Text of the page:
It is often advised to eat several small meals at regular intervals in order to keep your metabolism running, which would lead to burning more calories. This, in turn, particularly pleases those who want to lose weight. Is it true that frequent small meals are necessary? Does eating small meals help you lose weight?
Is it Beneficial for Metabolism
Frequent small meals are supposed to stimulate the metabolism, reduce feelings of hunger, regulate the glucose and insulin levels as well as speed up weight loss. Therefore, eating several small meals a day is a popular part of many weight loss diets. The frequent food thus represents a compensation for the calorie deficit employed by the diet.
But does this procedure really help to lose weight? And what does it look like from a health perspective? Does eating a lot of small meals have any health benefits compared to eating just two or three meals a day?
When talking about a few meals a day, we mean two to three meals a day. When we speak of several small meals per day, it’s clearly meant more than three meals per day, which are also smaller in size. In some studies, 12 or even 14 small meals per day were used to monitor their influence on the metabolism.
Number of Meals is Irrelevant
In a meta-analysis carried out at the end of the 1990s on the subject of the frequency of daily meals, there was hardly any difference in the metabolic activity, whether it was eating small meals several times a day or eating a few large meals. Most of the studies analyzed in this meta-analysis came to a neutral result, which means that it does not matter how often you eat now. The energy consumption is more important.
Almost twenty years later, in 2009, a review was published again, in which over a hundred studies were analyzed. They all had devoted themselves to find the connection between eating frequency and weight loss. Unfortunately, these were mostly studies with only a short time frame, in which the physical activity was often not considered. All in all, these scientists discovered that there is no connection between the frequent eating of small meals and a weight loss. Also, no health benefits could be noticed while eating more frequent small meals.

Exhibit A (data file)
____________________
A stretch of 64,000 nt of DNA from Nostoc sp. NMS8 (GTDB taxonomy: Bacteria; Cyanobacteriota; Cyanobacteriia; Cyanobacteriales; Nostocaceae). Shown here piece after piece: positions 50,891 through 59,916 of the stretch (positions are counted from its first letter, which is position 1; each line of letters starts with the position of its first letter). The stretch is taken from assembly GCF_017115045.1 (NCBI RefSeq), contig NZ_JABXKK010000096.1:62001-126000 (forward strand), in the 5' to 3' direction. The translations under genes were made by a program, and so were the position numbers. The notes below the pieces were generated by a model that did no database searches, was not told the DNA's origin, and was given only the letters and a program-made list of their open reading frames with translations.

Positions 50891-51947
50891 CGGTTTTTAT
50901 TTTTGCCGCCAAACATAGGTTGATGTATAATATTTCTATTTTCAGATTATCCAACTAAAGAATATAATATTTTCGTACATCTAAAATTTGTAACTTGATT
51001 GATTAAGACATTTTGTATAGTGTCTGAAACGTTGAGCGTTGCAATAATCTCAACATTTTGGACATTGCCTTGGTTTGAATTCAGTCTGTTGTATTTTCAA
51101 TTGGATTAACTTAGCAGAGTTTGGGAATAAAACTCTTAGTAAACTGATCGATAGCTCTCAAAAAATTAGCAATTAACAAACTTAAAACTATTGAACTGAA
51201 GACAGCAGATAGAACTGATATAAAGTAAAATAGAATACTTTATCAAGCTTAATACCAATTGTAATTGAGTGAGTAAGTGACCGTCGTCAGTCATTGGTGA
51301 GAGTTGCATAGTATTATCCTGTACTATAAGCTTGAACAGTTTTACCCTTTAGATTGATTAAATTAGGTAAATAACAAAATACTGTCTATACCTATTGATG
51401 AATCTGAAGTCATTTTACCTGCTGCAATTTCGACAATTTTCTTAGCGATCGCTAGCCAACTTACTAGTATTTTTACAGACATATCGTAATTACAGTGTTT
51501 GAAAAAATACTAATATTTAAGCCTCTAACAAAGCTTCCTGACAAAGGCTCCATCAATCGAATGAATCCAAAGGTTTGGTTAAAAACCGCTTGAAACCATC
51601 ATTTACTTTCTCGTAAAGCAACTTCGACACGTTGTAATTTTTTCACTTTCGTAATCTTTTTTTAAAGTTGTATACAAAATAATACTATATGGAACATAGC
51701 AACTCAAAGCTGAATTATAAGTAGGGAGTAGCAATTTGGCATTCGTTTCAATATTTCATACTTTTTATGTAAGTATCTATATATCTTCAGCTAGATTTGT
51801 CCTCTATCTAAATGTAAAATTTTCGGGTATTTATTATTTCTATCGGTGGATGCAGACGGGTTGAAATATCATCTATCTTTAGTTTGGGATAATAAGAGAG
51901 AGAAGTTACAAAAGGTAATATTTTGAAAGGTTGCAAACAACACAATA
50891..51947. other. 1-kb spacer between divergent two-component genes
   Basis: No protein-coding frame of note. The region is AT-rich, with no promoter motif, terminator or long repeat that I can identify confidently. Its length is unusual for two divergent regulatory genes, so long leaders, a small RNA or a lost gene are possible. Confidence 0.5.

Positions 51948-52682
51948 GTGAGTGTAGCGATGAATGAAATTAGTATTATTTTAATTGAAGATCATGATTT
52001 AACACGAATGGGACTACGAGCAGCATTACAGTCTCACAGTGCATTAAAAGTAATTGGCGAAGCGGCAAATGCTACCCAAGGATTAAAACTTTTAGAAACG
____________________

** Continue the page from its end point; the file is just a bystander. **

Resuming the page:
Another conclusion was that several small meals compared to a few large meals were not good for blood glucose level in the long run.
Researchers from the University of Missouri discovered in 2011 that several small meals a day kept the blood glucose high, while insulin and ghrelin levels were kept lower in the case of several meals a day. Ghrelin is a hormone that signals hunger when the stomach is empty.
Less Hunger With a Few Large Meals
Researchers at the University of Maastricht in the Netherlands wrote about their study between two groups of men (one has 3 larger meals a day, the other 14 small meals per day): In the group, which consisted of only 3 meals, positive effects on the blood glucose level were observed (but not in the other group). As the 3-meal group found the “diet” easier to manage, researchers suggest this meal plan as the norm.
In four different intervention studies from 1991, 1993, 2008 and 2010, there was also no difference in metabolic activity when the subjects took several small meals, and also, no higher weight loss was observable at the end of the study period.
Not Even Fasting Periods Reduce Metabolic Activity
It’s said that one must keep the metabolism running like the fire burning. From this point of view, a fasting cure, or even intermittent fasting (only 2 large meals a day and no food between 6 PM and 11 AM next day), would result in a metabolic slow down.
A 36-hour fasting, for example, greatly increases the metabolic activity. An identical increase in metabolic activity takes place after 72 hours of fasting, which has been known since 1994, according to a study by the University of Nottingham with 29 adults.
A variant of intermittent fasting is to eat every other day (twice a day so much until you are full) and the other second day nothing at all. In this case, as well, no decrease in the metabolic rate could be observed after 22 days – as could be read in the American Journal of Clinical Nutrition in 2005.
As there is a great deal of fasting around the world, especially due to religious reasons, numerous studies are taking place during Ramadan (the fasting month of the Muslims). Here too, no differences in the metabolic activity between fasting and non-fasting could be found.
Movement is More Important
In epidemiological studies, however, it becomes clear that overweight people often consume only a few meals a day, while slender people likely to prefer several small meals. However, there are indications that this relationship is only for men, not for women. Also, there’s a link between these results and physical activity, so that the lower BMI can be attributed to the sports, not frequent meals.
Interestingly, especially for those who want to lose weight, the thermal effect of the food, IE the energy that the body has to expend to digest the food, is always important. This effect seems to decrease when you do not have regular eating times, ex. you eat 5 times, then again 2 times, then 14 times. The organism, therefore, loves a certain regularity, no matter how you shape it – and it is best to lose weight if you always eat or not eat at the same time and always keep the same number of meals.
Overall, however, it has been shown that rarer meals per day (2 to 3) are more sensible and healthier for metabolism, weight, blood glucose levels, blood fat level.
How many meals do you eat per day? Does this information surprise you?
Let me know what you think in the comments below.